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The Duty of Obedience in a Time of Change

The Duty of Obedience in a Time of Change

Mike Cooney is a senior fellow with AGB Institutional Strategies and a partner with Nixon Peabody LLP, where he leads the firm's higher education and exempt organizations groups.

College and university trustees are familiar with the duties of care, loyalty, and obedience.  An affiliation with another institution, however, sharpens these somewhat academic concepts.  This is particularly the case with respect to the duty of obedience.

The duty of obedience is a fiduciary duty of board members to ensure that the institution is operating according to its stated purposes in its governing documents – in other words, to ensure the mission is being fulfilled. 

Increasingly, the institution must be willing to change its approach – sometimes radically – to fulfill mission better.

For some institutions, affiliation with another entity is the best opportunity to do so.  Board members, though, often see themselves as keepers of the flame of institutional identity – a lofty calling, to be sure, and one that may seem in opposition to an affiliation or merger.

Yet this perspective misinterprets the duty of obedience.  Individual board members and entire cohorts of governing boards come and go.  No two sitting board members would agree on a particular expression of institutional mission, so why is it reasonable to fear the influence of other board members yet unknown?

Instead, board members should focus on identifying the core elements of their institution’s mission.

  • What is our purpose as expressed in our governing documents?  Does it comport with our current focus, or should either be amended?
  • What are the distinguishing, if not unique, elements of our institution?  Do we meet the needs of underserved populations?  Is our pedagogy one which distinguishes us from the neighboring institution?  If we failed to exist, who would carry on this important work?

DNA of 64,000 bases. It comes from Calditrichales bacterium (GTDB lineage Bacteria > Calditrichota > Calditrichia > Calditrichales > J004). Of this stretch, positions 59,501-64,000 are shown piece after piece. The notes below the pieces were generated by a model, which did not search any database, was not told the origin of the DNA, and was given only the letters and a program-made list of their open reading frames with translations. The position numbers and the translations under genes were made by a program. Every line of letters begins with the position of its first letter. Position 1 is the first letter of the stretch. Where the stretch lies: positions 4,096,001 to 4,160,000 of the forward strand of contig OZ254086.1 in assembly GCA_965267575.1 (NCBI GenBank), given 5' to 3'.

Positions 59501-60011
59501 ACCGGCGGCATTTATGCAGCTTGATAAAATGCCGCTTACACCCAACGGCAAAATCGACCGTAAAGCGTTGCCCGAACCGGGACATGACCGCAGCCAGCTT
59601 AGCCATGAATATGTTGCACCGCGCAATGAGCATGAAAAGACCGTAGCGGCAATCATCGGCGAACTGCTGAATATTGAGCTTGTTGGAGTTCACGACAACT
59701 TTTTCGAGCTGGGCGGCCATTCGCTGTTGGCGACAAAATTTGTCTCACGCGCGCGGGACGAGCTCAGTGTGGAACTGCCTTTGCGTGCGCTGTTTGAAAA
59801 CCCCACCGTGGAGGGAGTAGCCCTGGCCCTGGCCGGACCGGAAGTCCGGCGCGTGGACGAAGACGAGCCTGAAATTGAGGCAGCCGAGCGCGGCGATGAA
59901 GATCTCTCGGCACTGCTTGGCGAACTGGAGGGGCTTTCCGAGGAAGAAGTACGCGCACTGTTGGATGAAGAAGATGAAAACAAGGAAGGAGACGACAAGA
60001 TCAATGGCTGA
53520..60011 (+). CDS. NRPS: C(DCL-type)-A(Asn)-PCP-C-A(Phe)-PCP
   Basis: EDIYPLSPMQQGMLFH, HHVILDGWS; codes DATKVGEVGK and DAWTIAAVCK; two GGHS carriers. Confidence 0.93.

• Are there programs or approaches which are so core to our mission that we are willing to operate them at a loss?   Will this same fidelity to purpose be pursued by another governing board without the same rich history and tradition?
  • What elements of our current activities are no longer core?  What deeply held allegiances are we willing to compromise in pursuit of our mission today?  In contrast, what are our “must-haves” in any partnership, merger, or affiliation?

Importantly, the governing board should educate itself on these issues long before an affiliation is at hand.  The outcome will be a more thoughtful and measured response to central questions of institutional identity and impact...the very reasons the institution was founded in the first place.

Considering the benefits of an affiliation or partnership for your institution?  Join Mike Cooney for a complimentary webinar on the topic on June 22, 2016, from 1:00 to 2:00 ET.

Photo credit to Flickr user Tony Webster.

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